, Volume 471, Issue 8, pp 2517-2522
Date: 26 Jun 2013

Labral Injuries of the Hip in Rowers

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Injuries of the hip in the adolescent and young adult athlete are receiving more attention with advances in the understanding of femoroacetabular impingement (FAI), labral pathology, and hip arthroscopy. Labral tears have not been well characterized in rowers.


The purposes of this study were (1) to describe the clinical presentation of labral pathology in rowers; (2) to describe the MRI and radiographic findings of labral pathology in rowers; and (3) to determine the likelihood that a rower with labral injury, treated arthroscopically, will return to sport.


We conducted a review from August 2003 to August 2010 to identify all rowers with MRI-confirmed intraarticular pathology of the hip presenting to our institution. Baseline demographics, symptoms and physical findings, and location of the labral tear with associated pathology, management, and early followup were recorded. The review yielded a total of 21 hips (18 rowers, three with bilateral labral pathology) with a mean patient age of 18.5 years (range, 14–23 years). Most of the rowers (85%) were female and the series included prep school (44%) and collegiate rowers (56%). Eighteen of the 21 hips (85%) eventually underwent arthroscopic surgery at our institution.


A large majority of patients had isolated groin pain (71%) and physical findings consistent with impingement (81%). There was no single, dominant location for the labral tears on MRI. Among the 18 patients who had surgery, 10 (56%) returned to rowing, six (33%) never returned, and return data were not available for two (11%) at a mean of 8 months (range, 3–25 months) after surgery.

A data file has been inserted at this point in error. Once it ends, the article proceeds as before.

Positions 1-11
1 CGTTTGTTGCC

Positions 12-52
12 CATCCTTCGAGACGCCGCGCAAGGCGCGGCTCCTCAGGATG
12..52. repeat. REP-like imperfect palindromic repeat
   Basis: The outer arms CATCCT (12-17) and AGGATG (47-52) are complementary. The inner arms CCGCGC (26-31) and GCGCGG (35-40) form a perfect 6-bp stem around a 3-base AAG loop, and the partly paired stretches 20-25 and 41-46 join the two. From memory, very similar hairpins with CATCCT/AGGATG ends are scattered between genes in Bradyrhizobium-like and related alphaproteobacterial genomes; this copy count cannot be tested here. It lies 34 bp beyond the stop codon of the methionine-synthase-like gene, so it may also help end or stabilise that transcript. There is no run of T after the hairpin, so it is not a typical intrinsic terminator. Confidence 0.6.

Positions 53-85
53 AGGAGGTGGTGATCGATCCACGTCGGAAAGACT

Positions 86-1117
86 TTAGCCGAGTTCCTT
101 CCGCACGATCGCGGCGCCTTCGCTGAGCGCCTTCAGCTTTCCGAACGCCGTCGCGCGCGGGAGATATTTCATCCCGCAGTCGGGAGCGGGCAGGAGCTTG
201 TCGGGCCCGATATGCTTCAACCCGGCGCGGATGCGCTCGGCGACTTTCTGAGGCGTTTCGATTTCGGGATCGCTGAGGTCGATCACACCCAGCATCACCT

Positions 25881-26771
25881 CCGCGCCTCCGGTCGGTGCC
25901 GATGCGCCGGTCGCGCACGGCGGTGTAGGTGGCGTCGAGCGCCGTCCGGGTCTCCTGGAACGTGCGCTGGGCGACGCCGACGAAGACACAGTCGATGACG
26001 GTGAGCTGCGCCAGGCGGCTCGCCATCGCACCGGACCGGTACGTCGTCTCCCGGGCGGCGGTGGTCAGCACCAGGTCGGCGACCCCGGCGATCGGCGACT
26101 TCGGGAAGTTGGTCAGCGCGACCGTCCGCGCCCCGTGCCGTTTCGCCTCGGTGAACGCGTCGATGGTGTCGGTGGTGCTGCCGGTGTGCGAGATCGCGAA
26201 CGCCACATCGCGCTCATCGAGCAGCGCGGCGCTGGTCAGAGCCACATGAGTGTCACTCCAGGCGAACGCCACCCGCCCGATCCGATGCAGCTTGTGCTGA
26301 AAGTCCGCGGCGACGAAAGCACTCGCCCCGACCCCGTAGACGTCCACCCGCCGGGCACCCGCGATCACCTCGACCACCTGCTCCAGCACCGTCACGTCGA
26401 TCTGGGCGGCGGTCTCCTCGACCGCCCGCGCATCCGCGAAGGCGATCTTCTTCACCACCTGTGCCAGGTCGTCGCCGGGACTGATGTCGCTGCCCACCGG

The repetitive motions of the hip required for rowing may be a factor leading to intraarticular labral injuries in the athletes. Underlying anatomic abnormalities of the hip such as FAI may predispose certain patients to these injuries. However, many patients treated arthroscopically did not return to sport at a mean of 8 months after surgery.

Level of Evidence

Level IV, therapeutic study. See Guidelines for Authors for a complete description of levels of evidence.

Each author certifies that he or she, or a member of his or her immediate family, has no funding or commercial associations (eg, consultancies, stock ownership, equity interest, patent/licensing arrangements, etc) that might pose a conflict of interest in connection with the submitted article.
All ICMJE Conflict of Interest Forms for authors and Clinical Orthopaedics and Related Research editors and board members are on file with the publication and can be viewed on request.
Each author certifies that his or her institution approved the human protocol for this investigation, that all investigations were conducted in conformity with ethical principles of research, and that informed consent for participation in the study was obtained.
This work was performed at Boston Children’s Hospital, Boston, MA, USA.